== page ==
I didn’t know what a troll was until one came to my site.
His strong negative reaction to a post was a dead give away. He implied I should be arrested. Wonderful.
To me, trolls were strange, little garden statues. Wait, that’s gnomes. Told you I didn’t know what they were.
Let’s try that again.
To me, Trolls was a bar in the basement of a building across the parking lot from my sorority house in college. Smelled like beer. Had foosball tables and booths. Became the second living room of the sisterhood. The one where alcohol and boys were allowed.
That was Trolls, until Mr. Meanie came a calling on my blog. I was crushed. I feared he would key Cranberry Mary. Stick pins in a voodoo doll of me. Or worse.
My husband, the calming force in our home, told me it would be okay. The comment wasn’t that bad.
You know, he’s right. I’m small change on the blogosphere. I have it easy. Upon further research, I discovered there are entire sites devoted to dissing other people’s sites. Meanies, every one.
Who has time for this? I can barely keep the wheels on my own blog, much less create another one to ridicule, criticize, or spew at people.
Then last week, a twist. I’d been following this Blogger who shall remain nameless. That’s Blogger with a capital B.
Blogger enjoys an enormous following. I like Blogger, but Blogger writes things with which I disagree about topics that matter to me.
I first read Blogger when a friend sent me a link a few weeks ago. In response, I submitted my comment of respectful disagreement.
The next week, I visited Blogger’s site to be rankled by another post. I submitted my comment of respectful disagreement.
Then last week, I read a post by Blogger on a popular website. Blogger was once again wrong (surprise). I submitted my comment of respectful disagreement.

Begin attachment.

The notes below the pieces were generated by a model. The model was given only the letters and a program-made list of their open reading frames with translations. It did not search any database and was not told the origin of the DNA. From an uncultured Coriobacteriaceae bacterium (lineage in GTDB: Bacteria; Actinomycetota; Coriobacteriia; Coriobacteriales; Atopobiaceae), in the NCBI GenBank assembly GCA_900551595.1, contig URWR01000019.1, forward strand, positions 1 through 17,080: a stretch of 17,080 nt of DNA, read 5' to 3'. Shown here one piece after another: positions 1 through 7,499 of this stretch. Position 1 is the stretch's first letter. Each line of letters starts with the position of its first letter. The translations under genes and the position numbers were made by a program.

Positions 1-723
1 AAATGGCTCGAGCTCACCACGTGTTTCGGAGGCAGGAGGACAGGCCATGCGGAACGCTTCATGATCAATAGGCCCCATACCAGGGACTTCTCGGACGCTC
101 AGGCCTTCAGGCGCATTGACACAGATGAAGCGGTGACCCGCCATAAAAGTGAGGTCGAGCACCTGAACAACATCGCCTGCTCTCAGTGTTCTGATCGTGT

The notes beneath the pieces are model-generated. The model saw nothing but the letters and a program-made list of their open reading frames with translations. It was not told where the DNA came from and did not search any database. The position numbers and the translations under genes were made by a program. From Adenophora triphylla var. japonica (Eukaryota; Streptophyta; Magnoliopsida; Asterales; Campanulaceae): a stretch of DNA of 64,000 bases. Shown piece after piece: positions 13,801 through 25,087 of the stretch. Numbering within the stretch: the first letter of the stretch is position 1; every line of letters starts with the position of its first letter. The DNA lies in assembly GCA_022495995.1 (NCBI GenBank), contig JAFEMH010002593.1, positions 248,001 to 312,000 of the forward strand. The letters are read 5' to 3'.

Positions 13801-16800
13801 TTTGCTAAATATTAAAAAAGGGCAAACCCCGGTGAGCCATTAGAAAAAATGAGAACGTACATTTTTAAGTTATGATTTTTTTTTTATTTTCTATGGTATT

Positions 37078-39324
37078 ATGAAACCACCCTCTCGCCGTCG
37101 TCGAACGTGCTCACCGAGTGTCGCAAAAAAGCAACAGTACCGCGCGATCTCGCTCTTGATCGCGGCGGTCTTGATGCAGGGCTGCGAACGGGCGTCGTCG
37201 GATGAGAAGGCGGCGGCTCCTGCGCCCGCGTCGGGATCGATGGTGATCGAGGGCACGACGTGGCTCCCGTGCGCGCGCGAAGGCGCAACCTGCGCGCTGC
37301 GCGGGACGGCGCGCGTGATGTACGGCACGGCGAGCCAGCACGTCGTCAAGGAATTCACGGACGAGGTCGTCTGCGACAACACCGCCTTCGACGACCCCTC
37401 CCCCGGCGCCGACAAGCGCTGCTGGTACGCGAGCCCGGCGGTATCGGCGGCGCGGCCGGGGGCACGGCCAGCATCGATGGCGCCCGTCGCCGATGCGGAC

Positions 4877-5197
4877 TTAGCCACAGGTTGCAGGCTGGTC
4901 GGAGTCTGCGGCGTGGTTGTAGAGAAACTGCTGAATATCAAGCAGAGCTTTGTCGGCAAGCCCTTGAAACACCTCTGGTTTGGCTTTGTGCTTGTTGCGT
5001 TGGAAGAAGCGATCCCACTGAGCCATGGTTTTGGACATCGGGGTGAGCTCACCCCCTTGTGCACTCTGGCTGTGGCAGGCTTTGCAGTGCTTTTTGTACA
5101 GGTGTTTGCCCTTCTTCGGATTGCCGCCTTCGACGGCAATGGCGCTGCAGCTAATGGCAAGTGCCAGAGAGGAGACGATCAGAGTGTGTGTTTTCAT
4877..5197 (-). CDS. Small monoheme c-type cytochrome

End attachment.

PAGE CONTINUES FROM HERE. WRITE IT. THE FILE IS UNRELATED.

This time something went horribly awry. The captcha bit me. The queue malfunctioned. My comment appeared multiple times. Like a broken record. On a major site. In response to Blogger with a capital B.
Immediately, I contacted the site to correct the mistake. Prayed no one noticed the fumble from small change on the blogosphere.
That’s when it hit me. Each time I read Blogger’s work, I get upset enough to lodge a complaint. No matter how respectful I am, my response is still negative.
This may be Blogger’s modus operandi. Stir the pot. Salt the wounds. Elicit a response. Spike the stats. Who knows? Doesn’t let me off the hook. I was becoming a troll.
If you come here to my itty bitty blog, and what you read repeatedly upsets you, gets your panties in a wad, sends your blood pressure soaring—well, against all blogging wisdom about building an audience, I would probably suggest you not come back.
Lively discussion in the comments is welcome. But I bristle at my blog being a source of upset for readers. Challenge, maybe. Upset, not so much.
Don’t know if I’ll continue to read Blogger. Sure Blogger has impressive stats. But Blogger brings out the troll in me. That’s not acceptable. Trolls in my life will best remain a memory of a bar in the basement of a building across the parking lot from my sorority house in college.
If we claim we have no sin, we are only fooling ourselves and not living in the truth. But if we confess our sins to Him, He is faithful and just to forgive us our sins and to cleanse us from all wickedness. 1 John 1:8-9 NLT
Choke me in the shallow water before I get too deep. What I Am by Edie Brickell & New Bohemians.